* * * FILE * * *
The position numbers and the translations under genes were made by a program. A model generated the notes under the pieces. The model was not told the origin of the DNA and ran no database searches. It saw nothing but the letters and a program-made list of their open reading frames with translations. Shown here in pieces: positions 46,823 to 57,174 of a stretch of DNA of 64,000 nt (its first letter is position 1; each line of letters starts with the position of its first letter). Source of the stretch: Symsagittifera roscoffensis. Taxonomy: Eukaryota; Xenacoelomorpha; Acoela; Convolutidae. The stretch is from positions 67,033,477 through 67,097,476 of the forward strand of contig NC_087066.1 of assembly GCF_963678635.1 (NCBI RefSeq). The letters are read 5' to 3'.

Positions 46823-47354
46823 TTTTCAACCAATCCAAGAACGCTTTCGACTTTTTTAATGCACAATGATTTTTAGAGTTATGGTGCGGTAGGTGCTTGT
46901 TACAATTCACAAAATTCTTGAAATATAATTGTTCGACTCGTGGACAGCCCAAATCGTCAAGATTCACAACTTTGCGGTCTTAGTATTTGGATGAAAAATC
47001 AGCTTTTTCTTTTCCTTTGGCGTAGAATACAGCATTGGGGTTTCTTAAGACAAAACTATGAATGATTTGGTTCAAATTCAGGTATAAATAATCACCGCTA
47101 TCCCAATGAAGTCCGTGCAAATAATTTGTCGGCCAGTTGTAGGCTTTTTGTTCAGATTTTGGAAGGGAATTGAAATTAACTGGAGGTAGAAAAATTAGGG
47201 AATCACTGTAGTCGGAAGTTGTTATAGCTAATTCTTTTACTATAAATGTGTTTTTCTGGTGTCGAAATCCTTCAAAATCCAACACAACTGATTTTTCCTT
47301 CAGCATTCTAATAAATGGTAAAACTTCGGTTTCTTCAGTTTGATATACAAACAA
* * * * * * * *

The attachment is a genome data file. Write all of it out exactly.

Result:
The position numbers and the translations under genes were made by a program. A model generated the notes under the pieces. The model was not told the origin of the DNA and ran no database searches. It saw nothing but the letters and a program-made list of their open reading frames with translations. Shown here in pieces: positions 46,823 to 57,174 of a stretch of DNA of 64,000 nt (its first letter is position 1; each line of letters starts with the position of its first letter). Source of the stretch: Symsagittifera roscoffensis. Taxonomy: Eukaryota; Xenacoelomorpha; Acoela; Convolutidae. The stretch is from positions 67,033,477 through 67,097,476 of the forward strand of contig NC_087066.1 of assembly GCF_963678635.1 (NCBI RefSeq). The letters are read 5' to 3'.

Positions 46823-47354
46823 TTTTCAACCAATCCAAGAACGCTTTCGACTTTTTTAATGCACAATGATTTTTAGAGTTATGGTGCGGTAGGTGCTTGT
46901 TACAATTCACAAAATTCTTGAAATATAATTGTTCGACTCGTGGACAGCCCAAATCGTCAAGATTCACAACTTTGCGGTCTTAGTATTTGGATGAAAAATC
47001 AGCTTTTTCTTTTCCTTTGGCGTAGAATACAGCATTGGGGTTTCTTAAGACAAAACTATGAATGATTTGGTTCAAATTCAGGTATAAATAATCACCGCTA
47101 TCCCAATGAAGTCCGTGCAAATAATTTGTCGGCCAGTTGTAGGCTTTTTGTTCAGATTTTGGAAGGGAATTGAAATTAACTGGAGGTAGAAAAATTAGGG
47201 AATCACTGTAGTCGGAAGTTGTTATAGCTAATTCTTTTACTATAAATGTGTTTTTCTGGTGTCGAAATCCTTCAAAATCCAACACAACTGATTTTTCCTT
47301 CAGCATTCTAATAAATGGTAAAACTTCGGTTTCTTCAGTTTGATATACAAACAA